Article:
VOL.3: Resolution of Romance-Veal and Riley remain in the rhythm section here, but Wynton’s dad replaces Roberts on piano. Ellis Marsalis, besides being progenitor of the formidable jazz clan including Branford, Delfayo and Jason, has been New Orleans’ hometown jazz pianist of choice for decades. Wynton sounds a little hesitant to take a lot of harmonic chances with dad around, so this whole set (17 standards and 3 originals, including an exultant tribute to King Oliver) stays a tad more straightlaced and melodic than the others. As on all these CDs, Wynton’s burnished, smoky tone is to die for. Ballads turn to sweet creamery butter under his delicate touch.

VOL.4-Volume four, Wynton’s long awaited tribute to Thelonious Monk was released only this past summer, long after Vol. 5. (Which isn’t as weird as it sounds since Vol.3 came out before Vol. 2). I’ll review it in a later installment of this series.

VOL.5: The Midnight Blues-Ahhh yes, Standard Volume 5. On this disc Wynton’s recent quartet (Veal on bass, drummer Lewis Nash, and lucid and lyrical Eric Reed on piano) is integrated into a large lush string section. Jazz w/strings records rarely work. The few that succeed (Charlie Parker and Ben Webster’s attempts, for example) usually lay a soloist over a string choir that sweetens the sound by adding a romantic backdrop. On those recordings, the strings are there to take the edge off, to make the jazz more like pop music. But Wynton uses strings like Al Green uses a church choir: the strings make these tunes swing. That ain’t easy with ballads, but Wynton pulls it off.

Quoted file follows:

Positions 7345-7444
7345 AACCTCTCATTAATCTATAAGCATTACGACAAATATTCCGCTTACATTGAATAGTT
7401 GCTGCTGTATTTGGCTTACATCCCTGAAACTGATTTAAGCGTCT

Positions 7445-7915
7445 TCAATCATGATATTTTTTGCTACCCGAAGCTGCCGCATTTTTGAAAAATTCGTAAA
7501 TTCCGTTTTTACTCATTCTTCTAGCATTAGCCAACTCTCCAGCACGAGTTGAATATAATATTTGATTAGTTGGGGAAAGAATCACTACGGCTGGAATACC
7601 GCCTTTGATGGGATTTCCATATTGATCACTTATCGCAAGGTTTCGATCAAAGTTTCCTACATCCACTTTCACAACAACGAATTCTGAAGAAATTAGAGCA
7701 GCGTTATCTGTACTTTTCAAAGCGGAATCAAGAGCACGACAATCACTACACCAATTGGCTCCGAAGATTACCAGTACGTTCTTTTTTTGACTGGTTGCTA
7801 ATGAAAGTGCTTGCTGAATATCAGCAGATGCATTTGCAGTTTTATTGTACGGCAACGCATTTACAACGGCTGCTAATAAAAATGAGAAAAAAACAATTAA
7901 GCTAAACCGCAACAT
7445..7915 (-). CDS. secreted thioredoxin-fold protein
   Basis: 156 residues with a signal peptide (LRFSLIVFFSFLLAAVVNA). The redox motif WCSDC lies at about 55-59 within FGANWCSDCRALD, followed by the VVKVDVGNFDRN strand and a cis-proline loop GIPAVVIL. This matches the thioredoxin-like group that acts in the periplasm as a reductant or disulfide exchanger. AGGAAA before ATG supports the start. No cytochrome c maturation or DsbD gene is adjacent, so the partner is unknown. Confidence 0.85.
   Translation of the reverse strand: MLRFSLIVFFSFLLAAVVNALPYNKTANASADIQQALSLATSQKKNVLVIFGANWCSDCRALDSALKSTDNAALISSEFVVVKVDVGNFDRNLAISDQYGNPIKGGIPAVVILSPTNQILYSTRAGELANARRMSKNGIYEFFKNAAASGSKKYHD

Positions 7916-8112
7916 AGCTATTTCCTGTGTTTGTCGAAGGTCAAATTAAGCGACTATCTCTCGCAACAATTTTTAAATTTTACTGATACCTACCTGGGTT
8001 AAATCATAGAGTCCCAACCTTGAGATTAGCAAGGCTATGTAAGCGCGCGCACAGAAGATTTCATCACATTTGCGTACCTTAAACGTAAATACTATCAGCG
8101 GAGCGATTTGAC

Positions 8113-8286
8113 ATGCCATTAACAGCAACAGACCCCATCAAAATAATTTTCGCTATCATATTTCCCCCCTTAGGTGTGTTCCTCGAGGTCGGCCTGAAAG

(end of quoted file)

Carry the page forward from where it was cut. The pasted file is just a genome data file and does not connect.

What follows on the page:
On some numbers the string section becomes a chorus, answering the soloist, like the reeds in an Ellington arrangement. In others they are punctuation or spice, adding a twist to a melody or solo, or piquancy to a phrase.

Wynton is also one of the planet’s finest classical musicians. So, it’s no surprise that the setting for “Midnight Blues”, the eleven minute original composition that ends this disc elevates the whole enterprise to a higher level. The cut develops with aching deliberation, the passion simmers low, and the tempo is teasingly slow. There are echoes of Stravinsky in the string arrangement. Above it all Marsalis’ trumpet sings a solo in the voice of an opera diva. Wynton’s horn sound is stunning in its vocal quality. It is a soprano solo worthy of Maria Callas or Jessye Norman. Don’t get the wrong idea. This is a jazz record. The sense of swing is errorless. The jazz rhythm section is fully in charge here. But the strings and jazz musicians are totally integrated in order to produce a refined romantic sound. This is the background music for a long steamy evening. I hope you’re not alone when you hear it.